3D Xpoint™ technology wafers are currently running in production lines at Intel Micron Flash Technologies fab. Image and caption courtesy of Intel

Chip makers Micron and Intel have announced a new form of computer memory that promises faster, more reliable storage than current technologies, in a smaller space and at similar prices. The technology could reduce the distinction between memory and storage within computers and provide a faster, more stable way of storing large Raw and video files.

The companies say that the 3D XPoint technology offers many of the speed advantages of DRAM (used as computer memory) with the price and storage capabilities of the NAND technology used in the solid state drives that are increasingly replacing hard drives. The new technology will tolerate 1000x more read/write cycles than NAND does, the companies say, making it more dependable than current SSDs.

Rather than using hard-to-build transistors as switches, the 3D XPoint (pronounced cross-point) technology features billions of individual memory cells sandwiched between arrays of wires set at right-angles to one another. Applying different voltages to specific pairs of wires allows individual memory cells to be addressed. The memory cells can each hold a single binary bit of data and can switch states much more quickly than existing technologies.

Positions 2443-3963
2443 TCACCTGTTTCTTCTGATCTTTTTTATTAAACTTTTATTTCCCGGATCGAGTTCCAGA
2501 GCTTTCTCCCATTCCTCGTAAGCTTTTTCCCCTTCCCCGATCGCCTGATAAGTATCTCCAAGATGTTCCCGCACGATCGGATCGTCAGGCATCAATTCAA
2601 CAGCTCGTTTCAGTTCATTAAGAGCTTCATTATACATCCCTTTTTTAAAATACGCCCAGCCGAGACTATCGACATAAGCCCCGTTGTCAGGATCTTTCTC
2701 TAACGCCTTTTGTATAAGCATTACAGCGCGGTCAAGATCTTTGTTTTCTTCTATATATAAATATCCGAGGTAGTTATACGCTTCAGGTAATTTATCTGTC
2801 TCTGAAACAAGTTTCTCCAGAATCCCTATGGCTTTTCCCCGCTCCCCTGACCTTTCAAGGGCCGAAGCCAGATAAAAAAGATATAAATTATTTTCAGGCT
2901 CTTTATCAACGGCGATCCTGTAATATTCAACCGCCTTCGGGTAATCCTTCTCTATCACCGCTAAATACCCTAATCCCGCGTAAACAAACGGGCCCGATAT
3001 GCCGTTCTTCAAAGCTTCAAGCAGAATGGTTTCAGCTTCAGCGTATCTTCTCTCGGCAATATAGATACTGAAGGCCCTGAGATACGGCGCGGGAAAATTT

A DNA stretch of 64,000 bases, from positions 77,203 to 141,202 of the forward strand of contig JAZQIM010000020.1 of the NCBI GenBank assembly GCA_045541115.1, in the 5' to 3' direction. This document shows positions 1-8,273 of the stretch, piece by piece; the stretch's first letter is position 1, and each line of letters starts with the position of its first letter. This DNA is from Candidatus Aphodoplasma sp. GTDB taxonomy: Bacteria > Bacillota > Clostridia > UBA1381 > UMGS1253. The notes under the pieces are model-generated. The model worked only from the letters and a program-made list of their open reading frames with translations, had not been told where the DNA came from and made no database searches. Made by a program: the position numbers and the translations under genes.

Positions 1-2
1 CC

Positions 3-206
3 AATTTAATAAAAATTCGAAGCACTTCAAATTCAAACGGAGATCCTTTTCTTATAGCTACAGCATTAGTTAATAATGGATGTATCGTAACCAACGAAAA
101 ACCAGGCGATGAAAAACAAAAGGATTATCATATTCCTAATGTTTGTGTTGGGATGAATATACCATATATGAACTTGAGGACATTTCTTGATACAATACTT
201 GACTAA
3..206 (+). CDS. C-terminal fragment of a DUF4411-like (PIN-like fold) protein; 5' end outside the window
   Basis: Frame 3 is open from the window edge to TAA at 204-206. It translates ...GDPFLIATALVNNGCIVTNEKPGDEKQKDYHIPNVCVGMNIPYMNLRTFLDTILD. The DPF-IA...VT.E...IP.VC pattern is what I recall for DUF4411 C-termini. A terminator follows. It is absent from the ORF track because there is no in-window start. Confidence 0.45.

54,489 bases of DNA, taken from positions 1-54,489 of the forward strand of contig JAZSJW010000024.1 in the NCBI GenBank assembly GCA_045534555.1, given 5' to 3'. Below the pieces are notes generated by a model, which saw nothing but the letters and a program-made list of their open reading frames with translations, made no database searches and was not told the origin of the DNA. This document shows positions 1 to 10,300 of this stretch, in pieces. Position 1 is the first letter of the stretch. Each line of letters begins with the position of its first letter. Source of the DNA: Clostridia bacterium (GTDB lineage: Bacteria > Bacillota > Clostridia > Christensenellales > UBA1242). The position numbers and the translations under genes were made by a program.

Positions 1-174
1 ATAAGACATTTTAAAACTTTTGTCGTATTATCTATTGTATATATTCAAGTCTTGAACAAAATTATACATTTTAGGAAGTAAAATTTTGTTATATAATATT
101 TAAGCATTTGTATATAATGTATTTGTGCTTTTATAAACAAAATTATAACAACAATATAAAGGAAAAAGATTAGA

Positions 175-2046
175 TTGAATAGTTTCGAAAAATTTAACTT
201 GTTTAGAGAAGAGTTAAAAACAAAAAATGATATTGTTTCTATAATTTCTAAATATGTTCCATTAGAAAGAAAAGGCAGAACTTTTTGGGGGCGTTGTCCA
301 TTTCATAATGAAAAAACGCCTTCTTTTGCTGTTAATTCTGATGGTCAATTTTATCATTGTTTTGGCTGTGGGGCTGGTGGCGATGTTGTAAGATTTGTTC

The companies herald 3D XPoint as the first new memory technology to be developed since NAND, over 25 years ago. Like NAND, 3D XPoint is non-volatile, meaning that it holds its data even when unpowered but, unlike NAND, it is tolerant of many more read/write cycles, making it more attractive as a long-term storage medium. In addition, the speed of the system is said to be nearer that of DRAM, making it much quicker to access the increasingly large data files that contemporary photography and videography can create.

The examples shown-off by Intel and Micron are based on two layers of memory cells but say that this could be increased. Equally, while the relatively simple fabrication of the structures allows them to pack data more densely than existing NAND designs, both makers say that this can be further improved as lithographic production pushes towards ever smaller scales.

Products based on the technology should be on the market as early as next year, the developers say.